A lot of the problems come either from Ministers with little interest in the investment climate and who are probably not up the demands of their portfolio, or who appear to have “hobby horses” of their own. In addition, the friction between National Treasury and the Cabinet, so evident in Parliament, is adding fuel to the fire in terms of financial uncertainty.

A good orchestra always needs a good conductor with the ability of bringing people together accompanied by legislative certainty providing the musical score. South Africa badly needs a leader who can do this.

In parliamentary terms, most will be more relaxed when the current local elections are over; Parliament can restart and pressure then applied again to get clarity on exactly what investors can and should expect.

Previous articles on category subject
Parliament, ConCourt and Business – ParlyReportSA
Minister Brown wants utility shareholder management – ParlyReportSA
Editorial: Working committees – ParlyReportSA

Posted in earlier editorials, LinkedIn0 Comments

Uncertainty in oil and gas exploration industry

Oil and gas industry criticizes MPRDA Bill…

Government’s definition of what an  oil and gas industry stakeholder is and the continuous use of that mysterious word “player” have both come in for some serious investigation after the recent hearings into the Minerals and Petroleum Resources Development Amendment Bill, which aims to grab a stake in oil and gas exploration industry and combine the BEE charters of both the mining and liquid fuels industry with regard to employment and beneficiation.

The minister now announced that the state will be able, it will be pr0posed, to acquire at first 20% in successful gas exploration ventures  without capital outlay (called “free carry”) and subsequently 50%.

In the case of this Bill tabled in Parliament, after public comment, participation with industry stakeholders, such consultation with stakeholders has been claimed by the minister involved both in print in the written background to the Bill as part of the tabled document and by the departmental of mineral resources in  briefings to the portfolio committee concerned.

Generally, liquid fuels companies are concerned at the suggestion that if both BEE charters are combined it is like “combining water and oil”, to quote one member, since the mining industry is more labour intensive with massive capital outlay and the liquid fuels industry is twice as capital intensive but with less manual labour involved but greatly higher risk issues in capital outlay.

According to a number of oil and gas industry exploration companies vitally affected by the proposals contained in the Bill, any discussions with the gas exploration industry  has neither happened nor were they even notified.

State participation

Considering the fact that the Bill proposes acquisition by legislation of shareholding in those companies and regulations, as yet unpublished, will vitally affect not only their balance sheet but whether they enter into ventures in the first place, makes this is extraordinary.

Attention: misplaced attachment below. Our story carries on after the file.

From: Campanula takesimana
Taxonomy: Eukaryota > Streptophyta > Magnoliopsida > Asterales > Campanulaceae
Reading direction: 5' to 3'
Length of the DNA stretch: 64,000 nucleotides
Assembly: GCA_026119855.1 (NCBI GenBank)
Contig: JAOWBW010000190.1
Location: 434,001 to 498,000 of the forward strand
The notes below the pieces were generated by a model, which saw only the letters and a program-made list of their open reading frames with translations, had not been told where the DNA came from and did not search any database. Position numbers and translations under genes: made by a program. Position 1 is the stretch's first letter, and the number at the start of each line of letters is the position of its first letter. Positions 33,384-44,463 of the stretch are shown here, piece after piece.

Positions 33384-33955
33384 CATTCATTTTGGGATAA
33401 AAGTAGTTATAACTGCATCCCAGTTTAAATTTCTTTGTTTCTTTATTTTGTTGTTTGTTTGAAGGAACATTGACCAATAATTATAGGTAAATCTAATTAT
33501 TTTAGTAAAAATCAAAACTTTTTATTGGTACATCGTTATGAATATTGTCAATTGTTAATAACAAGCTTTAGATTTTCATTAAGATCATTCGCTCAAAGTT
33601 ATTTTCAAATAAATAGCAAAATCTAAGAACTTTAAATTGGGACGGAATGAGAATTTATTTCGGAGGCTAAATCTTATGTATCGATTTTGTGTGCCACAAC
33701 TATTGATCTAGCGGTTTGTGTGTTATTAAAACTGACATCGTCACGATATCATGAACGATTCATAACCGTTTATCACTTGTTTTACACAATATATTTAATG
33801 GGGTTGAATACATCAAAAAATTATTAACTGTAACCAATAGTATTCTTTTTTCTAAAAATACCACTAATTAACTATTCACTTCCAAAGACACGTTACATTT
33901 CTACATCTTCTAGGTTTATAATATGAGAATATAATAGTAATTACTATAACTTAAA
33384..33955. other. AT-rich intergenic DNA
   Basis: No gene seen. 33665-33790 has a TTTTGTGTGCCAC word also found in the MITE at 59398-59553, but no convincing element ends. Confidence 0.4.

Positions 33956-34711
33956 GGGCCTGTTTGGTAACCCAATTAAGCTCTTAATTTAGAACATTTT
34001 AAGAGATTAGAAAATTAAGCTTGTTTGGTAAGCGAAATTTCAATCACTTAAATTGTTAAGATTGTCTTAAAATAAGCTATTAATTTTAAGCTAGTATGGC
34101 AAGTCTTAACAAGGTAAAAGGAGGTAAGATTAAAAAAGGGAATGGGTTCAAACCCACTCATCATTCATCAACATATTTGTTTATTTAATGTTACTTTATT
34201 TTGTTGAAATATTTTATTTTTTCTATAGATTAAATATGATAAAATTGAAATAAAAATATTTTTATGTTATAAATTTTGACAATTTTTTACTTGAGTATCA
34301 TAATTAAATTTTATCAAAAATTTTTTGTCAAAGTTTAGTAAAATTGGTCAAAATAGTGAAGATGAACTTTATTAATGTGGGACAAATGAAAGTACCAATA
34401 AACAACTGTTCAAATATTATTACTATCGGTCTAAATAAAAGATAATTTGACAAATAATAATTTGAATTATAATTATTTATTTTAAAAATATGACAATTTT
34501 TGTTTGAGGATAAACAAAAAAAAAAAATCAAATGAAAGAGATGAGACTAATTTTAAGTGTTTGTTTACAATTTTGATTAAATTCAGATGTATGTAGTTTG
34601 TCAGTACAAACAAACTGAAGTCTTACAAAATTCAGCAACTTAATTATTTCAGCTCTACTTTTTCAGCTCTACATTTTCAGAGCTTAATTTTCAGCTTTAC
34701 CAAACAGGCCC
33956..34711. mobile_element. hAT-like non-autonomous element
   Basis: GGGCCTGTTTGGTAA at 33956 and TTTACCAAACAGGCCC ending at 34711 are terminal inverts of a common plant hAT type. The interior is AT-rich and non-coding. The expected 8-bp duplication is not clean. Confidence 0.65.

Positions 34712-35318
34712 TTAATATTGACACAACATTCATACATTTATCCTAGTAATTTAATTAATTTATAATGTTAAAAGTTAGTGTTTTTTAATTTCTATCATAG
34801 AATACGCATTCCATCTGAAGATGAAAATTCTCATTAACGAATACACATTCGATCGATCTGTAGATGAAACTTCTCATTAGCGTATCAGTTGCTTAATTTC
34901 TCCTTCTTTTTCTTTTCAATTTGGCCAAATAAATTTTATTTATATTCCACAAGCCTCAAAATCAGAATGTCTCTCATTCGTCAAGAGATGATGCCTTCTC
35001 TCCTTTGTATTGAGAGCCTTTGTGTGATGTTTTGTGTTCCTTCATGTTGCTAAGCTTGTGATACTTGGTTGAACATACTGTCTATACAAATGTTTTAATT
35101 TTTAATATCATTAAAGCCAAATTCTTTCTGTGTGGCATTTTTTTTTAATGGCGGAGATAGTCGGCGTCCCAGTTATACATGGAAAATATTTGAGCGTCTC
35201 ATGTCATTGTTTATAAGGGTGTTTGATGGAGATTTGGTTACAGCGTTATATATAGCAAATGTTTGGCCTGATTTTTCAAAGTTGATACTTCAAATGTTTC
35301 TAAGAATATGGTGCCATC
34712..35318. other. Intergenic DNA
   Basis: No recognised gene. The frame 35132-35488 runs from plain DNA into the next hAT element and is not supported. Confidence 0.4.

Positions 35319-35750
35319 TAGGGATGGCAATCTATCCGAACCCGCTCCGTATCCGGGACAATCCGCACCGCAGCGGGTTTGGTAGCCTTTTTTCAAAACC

One imagines that not only are eyebrows raised in the international world of trading and investment but some unfortunate comparisons made to other failed states in Africa.

Certainly there is a fear of exploitation in Africa and not without undue reason. Also it was hoped that one set of reasonable rules, known well ahead, would bring the kind of certainty that was needed to key worldwide industries and this would bring in turn South Africa to the top of list in investment destinations in an otherwise very unstable and avaricious stable of governments to our North.

Lack of certainty

From what has been said during the hearings on the Minerals and Petroleum Resources Development Amendment Bill, the minister would seem to be way off mark with this new Bill, some of those making submissions saying it was the first time they got their voices heard and others stating that some of the conditions are outrageous.

Whilst the terminology “hearings” is used for such sessions after a Bill is tabled, we just hope that the minister is listening.

Posted in Energy, Facebook and Twitter, Finance, economic, Fuel,oil,renewables, LinkedIn, Mining, beneficiation, Public utilities, Trade & Industry0 Comments


This website is Archival

If you want your publications as they come from Parliament please contact ParlyReportSA directly. All information on this site is posted two weeks after client alert reports sent out.

Upcoming Articles

  1. MPRDA : Shale gas developers not satisfied
  2. Environmental Bill changes EIAs
  3. Parliament thrashes out debt relief Bill
  4. Border Mangement Bill grinds through Parliament
  5. BUSA, farmers, COSATU give no support to sugar tax

Earlier Editorials

Earlier Stories

  • Anti Corruption Unit overwhelmed

    Focus on top down elements of patronage  ….editorial….As Parliament went into short recess, the Anti-Corruption Unit, the combined team made up of SARS, Hawks, the National Prosecuting Authority and Justice Department, divulged […]

  • PIC comes under pressure to disclose

    Unlisted investments of PIC queried…. When asked for information on how the Public Investment Corporation (PIC) had invested its funds, Dr  Daniel Matjila, Chief Executive Officer, told parliamentarians that the most […]

  • International Arbitration Bill to replace BITs

    Arbitration Bill gets SA in line with UNCTRAL ….. The tabling of the International Arbitration Bill in Parliament will see ‘normalisation’ on a number of issues regarding arbitration between foreign companies […]

  • Parliament rattled by Sizani departure

    Closed ranks on Sizani resignation….. As South Africa struggles with the backlash of having had three finance ministers rotated in four days and news echoes around the parliamentary precinct that […]

  • Protected Disclosures Bill: employer to be involved

    New Protected Disclosures Bill ups protection…. sent to clients 21 January……The Portfolio Committee on Justice and Constitutional Affairs will shortly be debating the recently tabled Protected Disclosures Amendment Bill which proposes a duty […]